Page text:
Enough of this nonsense bring on that jaunty sound.

That anthem could have been written for a Chinese victory in the international sport of shooting at things. The lyric about China facing its greatest danger is a bit dodgy though.  This anthem is likely to be around for centuries so the message for the generations is be on a constant war footing. Grab your air rifle and be prepared.
 I am not sure tourists will flock to that new Great Wall if it is made of flesh and blood; could be a bit slippery. Perhaps I am being too literal.
It is heartening to see the Chinese lyrics pay homage to the French anthem La Marseillaise. The Chinese version has the good taste to ditch that French stuff about fearsome soldiers coming into our midst to cut the throats of your sons and consorts. It is something of a surprise France does not do better in shooting-at-things. I believe the reason is the French athletes try to sell their arms during the competition, leaving them at a distinct disadvantage during the shoot-offs for medals.
During shooting-at-things, athletes are encouraged to only fire at inert objects. Live pigeon shooting had its only appearance at the 1900 Paris Games. It did not take off.
Neither did the 21 pigeons Belgian Leon de Linden shot to win the gold. They do not call them pigeons for nothing, but even the IOC could see the ineffable killing the unflappable was a trifle off.
Crap is the word
CRAP is quick off the blocks in the competition for the golden word of the 2012 London Olympics.
Swim champ Michael Phelps missed a medal in the 400m men’s individual medley and described his performance as a crappy race. Tory MP Aidan Burley took to Twitter to describe the Opening ceremony as “leftie multicultural crap”.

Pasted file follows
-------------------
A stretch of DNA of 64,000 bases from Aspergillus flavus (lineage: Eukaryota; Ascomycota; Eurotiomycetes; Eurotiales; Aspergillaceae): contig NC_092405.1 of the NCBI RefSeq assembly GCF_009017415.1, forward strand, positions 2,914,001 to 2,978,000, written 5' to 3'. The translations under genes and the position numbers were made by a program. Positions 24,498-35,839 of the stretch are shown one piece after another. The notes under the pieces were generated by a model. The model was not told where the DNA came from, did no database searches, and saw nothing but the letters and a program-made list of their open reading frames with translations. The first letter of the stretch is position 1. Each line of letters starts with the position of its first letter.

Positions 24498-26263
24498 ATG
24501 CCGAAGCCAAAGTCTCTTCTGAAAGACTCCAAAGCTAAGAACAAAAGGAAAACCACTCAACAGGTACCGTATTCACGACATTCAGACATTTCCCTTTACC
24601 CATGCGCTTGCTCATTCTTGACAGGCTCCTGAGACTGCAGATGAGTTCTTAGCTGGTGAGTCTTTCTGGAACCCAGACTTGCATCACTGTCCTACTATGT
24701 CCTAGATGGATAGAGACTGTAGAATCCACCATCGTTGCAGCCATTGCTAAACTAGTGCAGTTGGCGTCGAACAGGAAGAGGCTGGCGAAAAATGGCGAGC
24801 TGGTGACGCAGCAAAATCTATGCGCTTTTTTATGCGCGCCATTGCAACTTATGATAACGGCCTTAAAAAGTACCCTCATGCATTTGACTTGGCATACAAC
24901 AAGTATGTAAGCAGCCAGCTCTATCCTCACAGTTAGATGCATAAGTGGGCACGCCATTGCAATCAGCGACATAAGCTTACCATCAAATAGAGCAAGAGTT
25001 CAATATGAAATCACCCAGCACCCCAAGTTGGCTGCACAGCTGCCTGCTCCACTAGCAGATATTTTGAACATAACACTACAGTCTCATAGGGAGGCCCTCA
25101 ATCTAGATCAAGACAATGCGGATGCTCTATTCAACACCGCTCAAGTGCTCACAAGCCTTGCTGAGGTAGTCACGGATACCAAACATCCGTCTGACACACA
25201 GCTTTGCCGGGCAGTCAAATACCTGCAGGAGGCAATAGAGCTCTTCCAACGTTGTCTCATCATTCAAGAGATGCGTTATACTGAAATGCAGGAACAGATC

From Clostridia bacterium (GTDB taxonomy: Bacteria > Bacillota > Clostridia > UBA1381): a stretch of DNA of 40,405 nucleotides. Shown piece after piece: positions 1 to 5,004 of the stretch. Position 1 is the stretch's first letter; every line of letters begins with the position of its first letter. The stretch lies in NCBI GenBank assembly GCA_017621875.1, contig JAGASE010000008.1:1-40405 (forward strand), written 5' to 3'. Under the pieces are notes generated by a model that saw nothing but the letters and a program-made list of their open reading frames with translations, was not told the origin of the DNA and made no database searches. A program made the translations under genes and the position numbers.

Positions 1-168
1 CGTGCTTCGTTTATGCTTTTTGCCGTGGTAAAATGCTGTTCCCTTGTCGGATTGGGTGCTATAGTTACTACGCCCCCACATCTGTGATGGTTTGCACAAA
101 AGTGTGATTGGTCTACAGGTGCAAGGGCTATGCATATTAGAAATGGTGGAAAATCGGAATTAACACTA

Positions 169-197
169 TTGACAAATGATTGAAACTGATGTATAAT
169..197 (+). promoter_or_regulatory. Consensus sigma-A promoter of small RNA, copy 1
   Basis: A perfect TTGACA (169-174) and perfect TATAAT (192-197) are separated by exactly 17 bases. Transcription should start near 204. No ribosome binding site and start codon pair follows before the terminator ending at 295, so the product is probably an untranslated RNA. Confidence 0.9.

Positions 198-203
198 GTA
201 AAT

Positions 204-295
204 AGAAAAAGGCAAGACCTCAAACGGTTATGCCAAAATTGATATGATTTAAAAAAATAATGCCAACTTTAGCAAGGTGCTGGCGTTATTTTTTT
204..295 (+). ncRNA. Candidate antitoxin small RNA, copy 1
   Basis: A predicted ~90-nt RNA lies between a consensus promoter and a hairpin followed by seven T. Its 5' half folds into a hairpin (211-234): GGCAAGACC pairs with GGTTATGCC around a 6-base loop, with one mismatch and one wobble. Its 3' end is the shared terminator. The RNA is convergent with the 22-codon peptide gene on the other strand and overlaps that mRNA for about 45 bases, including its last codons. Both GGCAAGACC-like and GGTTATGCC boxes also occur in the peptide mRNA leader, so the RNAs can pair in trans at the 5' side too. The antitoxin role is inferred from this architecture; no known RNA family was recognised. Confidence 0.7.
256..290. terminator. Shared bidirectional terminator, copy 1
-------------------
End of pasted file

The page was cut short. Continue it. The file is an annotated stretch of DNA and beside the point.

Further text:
You would have thought that phrase has few shades of meaning, far fewer than 50, but Burley said he was misunderstood. Unfortunately for public figures, the nature of Twitter makes it difficult to bleat the old stand-by of being taken out of context.  The MP then went on to make the bizarre claim the rappers did his head in.
‘We had all these rappers – that is what got me to the point about multiculturalism.’
Burley received little support from his Conservative colleagues. The Mad Mayor of London said it was nonsense, a subject on which Boris Johnson is an authority.
‘People say it was all leftie stuff. That is nonsense. I’m a Conservative and I had hot tears of patriotic pride from the beginning. I was blubbing like Andy Murray,’ Johnson said. Why he had to tie-in Murray’s tears after losing the Wimbledon tennis final was anybody’s guess, if anybody wants to bother interpreting thoughts from the addled Mayoral mind.
Seems my tweet has been misunderstood. I was talking about the way it was handled in the show, not multiculturalism itself
Thank God the athletes have arrived! Now we can move on from leftie multi-cultural crap. Bring back red arrows, Shakespeare and the Stones!
The most leftie opening ceremony I have ever seen – more than Beijing, the capital of a communist state! Welfare tribute next?
It was left up to online readers to stick up for Burley.
This is from a reader of the Independent
johngoode  
Burley was right.
This was not an opening ceremony but an excuse by the liberal elite to pour more of their absurd and defeatist multi-cultural propaganda into the Olympics. Why Danny Boyle, for crying out loud.
Look, next time, why not just have an opening ceremony full of addicts and ravers at a disco and cut the attempts to present the distorted history lessons. Why bother with the athletes at all? This country has lost it.
Most Independent readers took the opposite view: